How to knit a garment in both directions

An image of a woman standing in a garden, under an archway. Camera is focused on her torso, she wears a handknitted grey jumper and a denim shirt. She is looking at the camera and smiling.

When I did my write up on my Merino Blank Canvas jumper, I mentioned that I had knit it both top-down and bottom-up, by casting on in the middle of the project. Here’s how to do it.

  1. Choose a place to cast on. This decision might be based on which direction you prefer knitting in, or where will be the most discreet place for your join. I chose to cast on about 1″ beneath the underarm, with the join in the round directly below the underarm so it would be hidden.
  2. Cast on your required amount of stitches using a provisional cast on. I used Judy’s Magic Cast On but have since discovered Fleegle’s Totally Stretchy and/or Provisional Cast-On which is much quicker and less fiddly – you could cast on your entire stitch count in under a minute.
  3. Now you should have stitches ready to be knit in either direction. But – you will have one less stitch on one needle than the other. This is because although it looks like you are knitting equivalent stockinette stitches in either direction, you are really knitting into loops which are offset from each other. You can’t really notice it by eye, but there will definitely be a difference in stitch count! This is easily remedied by knitting a couple of rows in one direction and decreasing or increasing as needed. (TechKnitter explains this better than I can.)
  4. A close up image of hand knit fabric. One row of knitted loops is highlighted in red, and arrows extend in either direction.
    You can see here on my swatch that a row of knitting is more like a series of interlocking loops, which can be knit in either direction.
  5. Join in the round and work your yoke upwards as per pattern instructions. Then, using the other needle which holds your live provisionally cast on stitches, knit down to your desired length.

 

Too easy, right? The only real difficulty is that the provisional cast on might be of a slightly different tension to the rest of your work. You can see it a little in these pictures, but it’s not enough to bother me. If it bugs you, you can always go back with a knitting needle and tug on the stitches to redistribute the tension more evenly.

An image of a knitted jumper laid flat on a floral carpet. There are red arrows indicated a row where the tension is slightly loose.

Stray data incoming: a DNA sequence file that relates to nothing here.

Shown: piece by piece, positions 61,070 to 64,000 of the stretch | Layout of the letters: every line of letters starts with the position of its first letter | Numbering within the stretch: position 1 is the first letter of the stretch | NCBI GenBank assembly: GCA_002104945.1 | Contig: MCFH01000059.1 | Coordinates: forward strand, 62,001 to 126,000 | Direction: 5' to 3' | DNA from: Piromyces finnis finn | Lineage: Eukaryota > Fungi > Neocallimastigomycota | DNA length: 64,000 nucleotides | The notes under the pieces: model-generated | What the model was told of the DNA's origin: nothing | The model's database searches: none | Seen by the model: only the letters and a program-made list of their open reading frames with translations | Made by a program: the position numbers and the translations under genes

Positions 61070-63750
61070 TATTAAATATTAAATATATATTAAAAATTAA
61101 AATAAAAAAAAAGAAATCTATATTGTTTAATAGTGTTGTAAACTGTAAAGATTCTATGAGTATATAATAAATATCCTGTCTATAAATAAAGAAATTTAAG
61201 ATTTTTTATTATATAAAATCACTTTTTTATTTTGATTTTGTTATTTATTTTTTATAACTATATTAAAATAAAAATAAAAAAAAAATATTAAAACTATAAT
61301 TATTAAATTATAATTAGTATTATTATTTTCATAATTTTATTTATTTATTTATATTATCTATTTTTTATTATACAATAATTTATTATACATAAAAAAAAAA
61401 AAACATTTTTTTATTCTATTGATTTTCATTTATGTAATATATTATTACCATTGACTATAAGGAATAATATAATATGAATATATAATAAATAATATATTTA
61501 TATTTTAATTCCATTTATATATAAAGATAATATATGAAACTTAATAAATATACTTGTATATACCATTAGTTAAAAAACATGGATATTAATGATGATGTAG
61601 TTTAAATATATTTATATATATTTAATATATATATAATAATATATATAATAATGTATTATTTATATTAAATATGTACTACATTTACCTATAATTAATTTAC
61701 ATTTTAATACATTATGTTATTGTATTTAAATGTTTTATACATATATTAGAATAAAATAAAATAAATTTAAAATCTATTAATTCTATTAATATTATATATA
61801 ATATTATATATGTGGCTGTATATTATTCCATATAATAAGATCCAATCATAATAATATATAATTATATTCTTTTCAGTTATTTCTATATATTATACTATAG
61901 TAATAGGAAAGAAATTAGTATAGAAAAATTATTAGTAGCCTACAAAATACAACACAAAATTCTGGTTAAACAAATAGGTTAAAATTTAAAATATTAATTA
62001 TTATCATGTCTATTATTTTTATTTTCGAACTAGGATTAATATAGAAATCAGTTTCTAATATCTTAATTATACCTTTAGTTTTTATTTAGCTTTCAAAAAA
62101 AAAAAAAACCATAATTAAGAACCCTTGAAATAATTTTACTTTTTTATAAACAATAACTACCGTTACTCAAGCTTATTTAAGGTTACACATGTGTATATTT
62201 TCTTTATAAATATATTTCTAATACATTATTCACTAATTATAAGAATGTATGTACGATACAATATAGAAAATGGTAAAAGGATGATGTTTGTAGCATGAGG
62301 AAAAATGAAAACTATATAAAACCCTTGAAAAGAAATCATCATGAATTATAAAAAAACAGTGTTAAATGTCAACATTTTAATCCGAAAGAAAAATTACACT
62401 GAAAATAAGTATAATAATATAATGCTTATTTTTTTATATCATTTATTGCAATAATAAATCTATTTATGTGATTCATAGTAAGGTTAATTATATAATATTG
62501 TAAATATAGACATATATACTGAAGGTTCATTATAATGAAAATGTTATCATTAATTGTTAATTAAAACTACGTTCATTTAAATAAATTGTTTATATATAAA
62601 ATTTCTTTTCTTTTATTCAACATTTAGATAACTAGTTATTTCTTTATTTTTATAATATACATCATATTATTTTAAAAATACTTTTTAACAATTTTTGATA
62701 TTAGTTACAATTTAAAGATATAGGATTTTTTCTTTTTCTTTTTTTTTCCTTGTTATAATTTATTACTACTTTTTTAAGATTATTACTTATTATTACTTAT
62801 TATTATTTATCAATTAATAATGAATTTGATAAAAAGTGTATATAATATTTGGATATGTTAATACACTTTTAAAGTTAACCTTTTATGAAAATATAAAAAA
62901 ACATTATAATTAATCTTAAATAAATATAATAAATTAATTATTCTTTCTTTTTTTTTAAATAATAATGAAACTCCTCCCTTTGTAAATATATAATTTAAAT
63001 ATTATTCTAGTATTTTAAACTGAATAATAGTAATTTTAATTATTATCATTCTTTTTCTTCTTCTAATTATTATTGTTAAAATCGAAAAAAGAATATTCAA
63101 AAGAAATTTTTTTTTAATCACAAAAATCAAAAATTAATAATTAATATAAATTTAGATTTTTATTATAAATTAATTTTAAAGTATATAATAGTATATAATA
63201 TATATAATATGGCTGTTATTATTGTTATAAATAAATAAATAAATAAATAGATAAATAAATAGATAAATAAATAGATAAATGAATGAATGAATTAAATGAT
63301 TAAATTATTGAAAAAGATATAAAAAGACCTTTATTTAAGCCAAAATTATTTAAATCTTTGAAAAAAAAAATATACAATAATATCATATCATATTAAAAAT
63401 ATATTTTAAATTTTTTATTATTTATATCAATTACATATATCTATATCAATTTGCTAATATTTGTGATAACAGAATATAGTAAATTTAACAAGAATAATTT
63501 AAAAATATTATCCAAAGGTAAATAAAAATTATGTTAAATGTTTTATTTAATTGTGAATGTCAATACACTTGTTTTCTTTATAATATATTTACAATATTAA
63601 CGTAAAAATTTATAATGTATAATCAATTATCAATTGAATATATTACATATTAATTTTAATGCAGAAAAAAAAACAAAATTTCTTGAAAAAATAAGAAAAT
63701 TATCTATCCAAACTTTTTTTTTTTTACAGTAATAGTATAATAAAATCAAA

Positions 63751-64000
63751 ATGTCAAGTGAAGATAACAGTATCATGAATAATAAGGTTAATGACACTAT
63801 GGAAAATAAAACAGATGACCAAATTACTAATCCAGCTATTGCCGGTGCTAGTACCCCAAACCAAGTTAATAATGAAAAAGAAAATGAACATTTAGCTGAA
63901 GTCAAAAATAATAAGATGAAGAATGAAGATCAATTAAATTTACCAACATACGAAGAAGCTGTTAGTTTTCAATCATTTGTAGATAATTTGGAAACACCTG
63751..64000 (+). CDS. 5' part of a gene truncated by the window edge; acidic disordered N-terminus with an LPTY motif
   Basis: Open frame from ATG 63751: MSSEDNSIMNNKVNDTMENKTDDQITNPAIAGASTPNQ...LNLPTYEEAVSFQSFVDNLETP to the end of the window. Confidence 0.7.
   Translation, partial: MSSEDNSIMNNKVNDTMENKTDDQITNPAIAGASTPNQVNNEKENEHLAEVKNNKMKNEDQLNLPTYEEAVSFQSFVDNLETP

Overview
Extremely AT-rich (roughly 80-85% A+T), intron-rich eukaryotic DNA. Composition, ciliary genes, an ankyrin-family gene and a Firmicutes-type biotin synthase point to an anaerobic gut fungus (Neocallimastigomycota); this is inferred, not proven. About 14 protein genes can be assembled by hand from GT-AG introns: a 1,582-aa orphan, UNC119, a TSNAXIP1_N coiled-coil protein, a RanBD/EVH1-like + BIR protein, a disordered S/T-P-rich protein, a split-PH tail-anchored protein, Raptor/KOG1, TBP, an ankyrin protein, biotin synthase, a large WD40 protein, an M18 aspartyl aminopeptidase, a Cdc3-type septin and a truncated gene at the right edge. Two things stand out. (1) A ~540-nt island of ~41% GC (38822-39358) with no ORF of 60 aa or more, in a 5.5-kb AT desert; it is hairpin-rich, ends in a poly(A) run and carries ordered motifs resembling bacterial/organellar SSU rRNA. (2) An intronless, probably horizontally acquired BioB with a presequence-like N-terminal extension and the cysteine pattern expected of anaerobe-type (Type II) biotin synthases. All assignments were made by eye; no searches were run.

You can probably see how useful this technique can be. It’s not only for knitting garments from both directions. For instance, if you like working sock heels from the foot up but still want to adjust the length of your foot as you go, you could cast on just before heel shaping. Or if you’re knitting for growing children, provisionally cast on above the ribbing bands and work them later, ready to be ripped out and replaced when your kid grows in length.

The only time this technique won’t work is in patterned stitches, eg ribbing. This is because of the oddity mentioned above – you are working interlocking loops, not aligned stitches, so any offset stitches which would be invisible in stockinette would be extremely noticeable in ribbing (I tried this. Don’t make the same mistake!).

Author: Siobhan S

20 something, living in country Australia. Spoonie profile: ME/CFS, dysautonomia, anxiety. All about sewing, knitting and food. Unapologetic feminist and disability advocate.

6 thoughts on “How to knit a garment in both directions”

  1. this is a great technique! and like you said, would be so handy for socks… it means you could complete the foot and then keep knitting up the leg until you run out of wool… this is terrific for minimum leftovers 🙂

    Like

  2. I love that idea to knit from the middle! When I’ve tried knitting things, the cast-on edge never came out quite right. The sweater you knit fits perfectly and looks great!

    Like

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